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Title: Optical and ultraviolet spectroscopic analysis of SN 2011fe at late times

This paper presents optical spectra of the nearby Type Ia supernova SN 2011fe at 100, 205, 311, 349 and 578 d post-maximum light, as well as an ultraviolet (UV) spectrum obtained with the Hubble Space Telescope at 360 d post-maximum light. We compare these observations with synthetic spectra produced with the radiative transfer code PHOENIX. The day +100 spectrum can be well fitted with models that neglect collisional and radiative data for forbidden lines. Curiously, including these data and recomputing the fit yields a quite similar spectrum, but with different combinations of lines forming some of the stronger features. At day +205 and later epochs, forbidden lines dominate much of the optical spectrum formation; however, our results indicate that recombination, not collisional excitation, is the most influential physical process driving spectrum formation at these late times. Consequently, our synthetic optical and UV spectra at all epochs presented here are formed almost exclusively through recombinationdriven fluorescence. Furthermore, our models suggest that the UV spectrum even as late as day +360 is optically thick and consists of permitted lines from several iron-peak species. These results indicate that the transition to the 'nebular' phase in Type Ia supernovae is complex and highly wavelengthmore » dependent.« less
Authors:
 [1] ;  [2] ;  [3] ;  [4] ;  [5] ;  [4] ;  [6] ;  [7] ;  [8] ;  [9] ;  [10] ;  [10] ;  [11] ;  [12] ;  [10] ;  [10] ;  [10] ;  [13] ;  [14]
  1. Homer L. Dodge Department of Physics and Astronomy, Norman, OK (United States); Lawrence Berkeley National Lab. (LBNL), Berkeley, CA (United States)
  2. Homer L. Dodge Department of Physics and Astronomy, Norman, OK (United States); Lawrence Berkeley National Lab. (LBNL), Berkeley, CA (United States); Hamburger Stenwarte, Hamburg (Germany)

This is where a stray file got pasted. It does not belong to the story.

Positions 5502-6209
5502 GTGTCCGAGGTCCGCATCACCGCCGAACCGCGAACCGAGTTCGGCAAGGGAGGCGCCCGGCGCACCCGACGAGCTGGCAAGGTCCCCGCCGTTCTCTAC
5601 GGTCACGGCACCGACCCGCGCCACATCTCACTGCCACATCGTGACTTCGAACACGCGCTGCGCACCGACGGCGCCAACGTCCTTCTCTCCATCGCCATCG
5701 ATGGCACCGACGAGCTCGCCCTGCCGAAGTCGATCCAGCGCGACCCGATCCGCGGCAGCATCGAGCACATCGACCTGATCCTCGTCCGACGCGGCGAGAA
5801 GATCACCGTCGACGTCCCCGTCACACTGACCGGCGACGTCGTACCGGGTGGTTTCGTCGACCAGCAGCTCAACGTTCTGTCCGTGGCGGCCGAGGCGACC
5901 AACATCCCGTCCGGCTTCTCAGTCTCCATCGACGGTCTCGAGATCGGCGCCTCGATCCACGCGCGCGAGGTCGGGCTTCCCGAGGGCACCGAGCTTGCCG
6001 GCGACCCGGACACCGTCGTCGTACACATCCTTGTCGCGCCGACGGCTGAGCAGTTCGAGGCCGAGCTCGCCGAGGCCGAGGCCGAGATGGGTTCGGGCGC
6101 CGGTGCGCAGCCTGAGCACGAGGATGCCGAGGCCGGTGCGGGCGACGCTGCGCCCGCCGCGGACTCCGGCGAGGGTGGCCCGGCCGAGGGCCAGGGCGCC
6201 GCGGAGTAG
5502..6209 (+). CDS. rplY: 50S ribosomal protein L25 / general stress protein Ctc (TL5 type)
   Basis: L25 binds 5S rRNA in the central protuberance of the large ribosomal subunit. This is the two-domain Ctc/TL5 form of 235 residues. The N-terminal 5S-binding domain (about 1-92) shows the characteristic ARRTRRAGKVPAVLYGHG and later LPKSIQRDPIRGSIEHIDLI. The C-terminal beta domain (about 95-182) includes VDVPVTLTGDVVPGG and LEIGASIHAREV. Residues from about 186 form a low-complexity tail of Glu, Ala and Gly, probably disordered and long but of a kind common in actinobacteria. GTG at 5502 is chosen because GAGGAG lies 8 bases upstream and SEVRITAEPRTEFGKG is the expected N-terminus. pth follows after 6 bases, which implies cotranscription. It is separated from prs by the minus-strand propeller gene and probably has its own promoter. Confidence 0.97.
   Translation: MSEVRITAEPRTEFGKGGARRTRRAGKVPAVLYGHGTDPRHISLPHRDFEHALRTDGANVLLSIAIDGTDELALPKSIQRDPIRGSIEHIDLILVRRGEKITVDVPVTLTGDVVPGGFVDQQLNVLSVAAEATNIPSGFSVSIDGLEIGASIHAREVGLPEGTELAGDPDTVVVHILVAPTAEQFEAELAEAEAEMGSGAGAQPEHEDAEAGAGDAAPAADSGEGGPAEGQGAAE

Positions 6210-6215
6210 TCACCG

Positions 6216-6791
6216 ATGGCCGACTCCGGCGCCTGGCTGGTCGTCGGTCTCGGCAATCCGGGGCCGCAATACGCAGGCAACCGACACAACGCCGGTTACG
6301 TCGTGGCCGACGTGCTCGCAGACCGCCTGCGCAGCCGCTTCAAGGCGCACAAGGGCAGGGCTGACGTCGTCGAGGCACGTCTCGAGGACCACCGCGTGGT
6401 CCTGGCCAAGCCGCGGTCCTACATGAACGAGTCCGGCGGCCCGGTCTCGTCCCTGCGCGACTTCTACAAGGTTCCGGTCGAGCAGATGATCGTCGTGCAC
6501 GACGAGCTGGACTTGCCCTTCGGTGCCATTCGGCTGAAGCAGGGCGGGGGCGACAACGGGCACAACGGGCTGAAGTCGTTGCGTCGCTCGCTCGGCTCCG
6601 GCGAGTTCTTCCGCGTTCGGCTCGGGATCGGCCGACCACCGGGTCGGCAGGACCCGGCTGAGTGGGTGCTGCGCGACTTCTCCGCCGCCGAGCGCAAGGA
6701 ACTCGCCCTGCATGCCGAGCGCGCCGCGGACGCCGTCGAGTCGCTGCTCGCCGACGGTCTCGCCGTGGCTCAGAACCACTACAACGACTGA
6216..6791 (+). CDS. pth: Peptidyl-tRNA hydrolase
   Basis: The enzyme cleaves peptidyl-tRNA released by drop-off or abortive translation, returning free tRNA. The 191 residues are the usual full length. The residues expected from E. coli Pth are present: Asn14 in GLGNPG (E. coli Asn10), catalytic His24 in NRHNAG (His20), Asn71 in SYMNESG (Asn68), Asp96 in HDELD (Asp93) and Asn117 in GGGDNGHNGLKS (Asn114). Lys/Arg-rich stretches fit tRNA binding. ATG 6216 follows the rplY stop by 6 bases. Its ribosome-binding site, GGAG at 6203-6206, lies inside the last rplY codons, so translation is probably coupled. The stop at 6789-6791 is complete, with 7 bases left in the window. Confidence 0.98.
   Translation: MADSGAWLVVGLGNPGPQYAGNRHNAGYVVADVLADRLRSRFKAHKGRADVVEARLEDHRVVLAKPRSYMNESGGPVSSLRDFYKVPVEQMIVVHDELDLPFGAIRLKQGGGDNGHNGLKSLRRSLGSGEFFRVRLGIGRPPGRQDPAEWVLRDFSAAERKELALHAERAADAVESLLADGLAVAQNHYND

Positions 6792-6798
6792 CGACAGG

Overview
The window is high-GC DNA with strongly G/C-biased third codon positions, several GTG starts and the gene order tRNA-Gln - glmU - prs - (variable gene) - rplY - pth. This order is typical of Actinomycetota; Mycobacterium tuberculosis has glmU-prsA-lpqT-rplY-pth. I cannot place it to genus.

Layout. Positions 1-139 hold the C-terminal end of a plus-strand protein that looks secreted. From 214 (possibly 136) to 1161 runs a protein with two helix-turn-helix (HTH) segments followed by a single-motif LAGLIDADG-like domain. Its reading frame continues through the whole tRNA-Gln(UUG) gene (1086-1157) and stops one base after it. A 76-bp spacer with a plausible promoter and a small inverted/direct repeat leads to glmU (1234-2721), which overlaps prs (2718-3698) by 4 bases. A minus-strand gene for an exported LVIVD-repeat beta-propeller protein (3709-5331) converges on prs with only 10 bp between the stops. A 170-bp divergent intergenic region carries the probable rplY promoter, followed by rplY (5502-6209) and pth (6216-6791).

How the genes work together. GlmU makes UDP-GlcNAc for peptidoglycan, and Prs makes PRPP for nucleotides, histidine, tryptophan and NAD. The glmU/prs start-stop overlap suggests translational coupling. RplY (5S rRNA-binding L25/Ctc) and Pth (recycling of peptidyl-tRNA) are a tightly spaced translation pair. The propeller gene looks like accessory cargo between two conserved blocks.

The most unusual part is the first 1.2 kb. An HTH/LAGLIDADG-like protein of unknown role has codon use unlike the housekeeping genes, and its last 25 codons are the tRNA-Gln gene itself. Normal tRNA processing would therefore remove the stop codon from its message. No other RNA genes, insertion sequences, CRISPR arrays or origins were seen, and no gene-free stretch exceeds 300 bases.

3. Harvard-Smithsonian Center for Astrophysics, Cambridge, MA (United States)
  4. Lawrence Berkeley National Lab. (LBNL), Berkeley, CA (United States)
  5. Homer L. Dodge Department of Physics and Astronomy, Norman, OK (United States)
  6. Hamburger Stenwarte, Hamburg (Germany)
  7. Univ. of Illinois, Urbana-Champaign, IL (United States); Univ. of California, Santa Cruz, CA (United States)
  8. Queen's Univ., Belfast, Northern Ireland (United Kingdom)
  9. Univ. of Illinois, Urbana-Champaign, IL (United States)
  10. Univ. of California, Berkeley, CA (United States)
  11. Univ. of Texas, Austin, TX (United States)
  12. Kyoto Univ. (Japan); Univ. of Tokyo (Japan). Kavli Inst. for the Physics and Mathematics of the Universe
  13. Harvard Univ., Cambridge, MA (United States); Space Telescope Science Inst., Baltimore, MD (United States)
  14. Univ. of California, Berkeley, CA (United States); Lawrence Berkeley National Lab. (LBNL), Berkeley, CA (United States)
Publication Date:
Grant/Contract Number:
AC02-05CH11231
Type:
Accepted Manuscript
Journal Name:
Monthly Notices of the Royal Astronomical Society
Additional Journal Information:
Journal Volume: 467; Journal Issue: 2; Journal ID: ISSN 0035-8711
Publisher:
Royal Astronomical Society
Research Org:
Lawrence Berkeley National Lab. (LBNL), Berkeley, CA (United States)
Sponsoring Org:
USDOE Office of Science (SC)
Country of Publication:
United States
Language:
English
Subject:
79 ASTRONOMY AND ASTROPHYSICS
OSTI Identifier:
1393113